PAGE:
Visual Literacy

Given the increasing amount of questions appearing in the comprehension section in recent years based around images, it is more essential than ever to know your image vocabulary (foreground, background, centre, left, right, middle; as well as: Close-up, medium-shot, long-shot – and: focus/out-of-focus)

*Be prepared to describe in detail all aspects of the image. It might be particularly important to consider the following:

The Unseen Creator: Think about the photographer’s position. Where is he/ she in relation to the subject(s) of the photograph. Is the subject aware that they are being photographed? Most importantly, what is the photographer trying to communicate with the photo? Are they seeking to convey a particular theme or make a particular point? Why has this image made it to print from the millions that are created every day?

Lighting: Is it day or night? Where is the light in the photo? Does the light draw your attention to certain aspects of the image? Why? What does the creator of the image hope to achieve by this?

Colour: Is colour important in the image?  Does it catch your attention? Are primary colours used to draw your attention to particular aspects of the image? Is there a lack of colour? Does that contribute to the atmosphere of the image? Does colour influence how you respond to the image overall?

Subjects: Are the people in the image famous, recognisable? Is what they are wearing important: do the clothes indicate class, employment, culture or even a particular historical period? Is there a contrast between what people are wearing? What connection has the subject of the photo with the setting/background? Where are the subjects positioned in the image? What is at the centre of the image – this is often a significant area of the image? Are the subjects in the foreground or the background?

Angle: Is the shot a close-up, medium shot or long shot. If it is a close-up, what purpose does that serve – what is being conveyed by the subject’s expression? Is there any clue as to what they may be thinking? Can you speculate on their background? Is there a wider narrative that can be gleamed from the image? Think about how/why the images were created. Consider also the height of the shot. If it is a low-angle shot, or a shot from above, it may influence how we perceive the subject.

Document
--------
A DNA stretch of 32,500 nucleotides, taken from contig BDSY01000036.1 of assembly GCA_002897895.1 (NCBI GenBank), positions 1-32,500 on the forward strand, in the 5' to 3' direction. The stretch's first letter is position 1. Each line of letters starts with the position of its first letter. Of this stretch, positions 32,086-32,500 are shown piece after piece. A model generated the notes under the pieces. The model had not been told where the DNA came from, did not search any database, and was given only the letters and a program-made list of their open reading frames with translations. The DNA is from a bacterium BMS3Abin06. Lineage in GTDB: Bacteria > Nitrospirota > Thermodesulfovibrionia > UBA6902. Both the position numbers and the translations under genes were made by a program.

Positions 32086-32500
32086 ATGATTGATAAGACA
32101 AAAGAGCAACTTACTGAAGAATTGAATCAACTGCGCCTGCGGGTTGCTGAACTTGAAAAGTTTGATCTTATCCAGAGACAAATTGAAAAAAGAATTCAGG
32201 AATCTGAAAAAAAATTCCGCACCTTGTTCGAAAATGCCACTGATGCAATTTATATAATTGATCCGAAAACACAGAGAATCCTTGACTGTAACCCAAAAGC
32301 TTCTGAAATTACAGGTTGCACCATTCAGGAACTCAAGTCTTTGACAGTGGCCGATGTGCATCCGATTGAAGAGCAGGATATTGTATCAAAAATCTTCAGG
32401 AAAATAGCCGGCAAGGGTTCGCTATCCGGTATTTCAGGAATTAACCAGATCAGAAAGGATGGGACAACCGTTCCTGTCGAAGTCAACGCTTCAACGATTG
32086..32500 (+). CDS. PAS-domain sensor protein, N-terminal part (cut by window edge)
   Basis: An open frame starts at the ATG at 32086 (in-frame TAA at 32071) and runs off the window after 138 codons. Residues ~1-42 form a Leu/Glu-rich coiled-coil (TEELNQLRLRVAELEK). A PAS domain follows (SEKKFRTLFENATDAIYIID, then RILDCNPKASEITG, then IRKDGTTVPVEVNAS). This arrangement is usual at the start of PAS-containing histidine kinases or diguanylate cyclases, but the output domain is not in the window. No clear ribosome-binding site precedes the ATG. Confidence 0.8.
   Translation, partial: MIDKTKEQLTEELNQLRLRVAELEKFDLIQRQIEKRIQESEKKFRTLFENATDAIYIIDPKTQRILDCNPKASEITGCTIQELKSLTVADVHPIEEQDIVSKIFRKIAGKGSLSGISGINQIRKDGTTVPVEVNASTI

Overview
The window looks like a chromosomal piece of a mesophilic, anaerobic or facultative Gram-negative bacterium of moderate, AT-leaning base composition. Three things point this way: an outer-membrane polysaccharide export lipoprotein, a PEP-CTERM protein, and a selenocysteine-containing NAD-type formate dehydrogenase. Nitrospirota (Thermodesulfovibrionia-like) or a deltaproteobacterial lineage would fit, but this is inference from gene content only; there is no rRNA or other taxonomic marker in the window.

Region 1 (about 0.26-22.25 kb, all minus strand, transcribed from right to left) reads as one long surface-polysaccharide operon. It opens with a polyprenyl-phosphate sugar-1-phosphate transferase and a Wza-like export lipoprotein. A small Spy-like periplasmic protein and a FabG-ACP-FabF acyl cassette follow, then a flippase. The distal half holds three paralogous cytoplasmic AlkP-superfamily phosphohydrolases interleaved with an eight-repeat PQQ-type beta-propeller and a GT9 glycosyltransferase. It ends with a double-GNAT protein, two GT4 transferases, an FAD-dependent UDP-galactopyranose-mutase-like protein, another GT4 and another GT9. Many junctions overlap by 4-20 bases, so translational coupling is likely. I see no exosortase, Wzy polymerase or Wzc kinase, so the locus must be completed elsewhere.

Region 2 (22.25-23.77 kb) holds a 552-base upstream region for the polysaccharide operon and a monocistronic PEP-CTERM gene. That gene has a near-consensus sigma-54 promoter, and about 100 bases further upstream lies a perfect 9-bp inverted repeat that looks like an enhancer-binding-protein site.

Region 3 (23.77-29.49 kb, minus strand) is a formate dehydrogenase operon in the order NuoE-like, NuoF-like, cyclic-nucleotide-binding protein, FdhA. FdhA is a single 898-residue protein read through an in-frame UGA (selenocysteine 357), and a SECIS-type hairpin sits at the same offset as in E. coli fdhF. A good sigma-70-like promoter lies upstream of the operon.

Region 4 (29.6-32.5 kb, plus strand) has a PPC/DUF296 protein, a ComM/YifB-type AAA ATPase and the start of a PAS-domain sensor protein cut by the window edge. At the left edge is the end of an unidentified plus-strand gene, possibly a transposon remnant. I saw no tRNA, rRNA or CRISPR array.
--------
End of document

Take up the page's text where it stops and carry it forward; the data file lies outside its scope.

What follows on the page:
Personal response: What was your initial response to the image? Does the image evoke a particular emotional response in you? Pity? Shock? Anger? Disgust? Surprise? Joy? etc. Are the people in the image similar to you in any way? Can you relate in any way with what is happening in the image? Are you understanding/ sympathetic to what the image creator is trying to convey?

*When presented with a collection of images, you must be able to compare and contrast them; and be able to discuss those links. Consider whether they work together to convey a particular viewpoint. Do they all share an overall theme?  Is one or more noticeably different? How similar/different are they in style or general composition (angles, colours, lighting, subject etc.)

** It is also crucial to be able to connect an image with an accompanying text.  What links are there between both? Do they communicate a particular perspective together? Do they complement each other or is there a contrast?

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English@BanagherCollege

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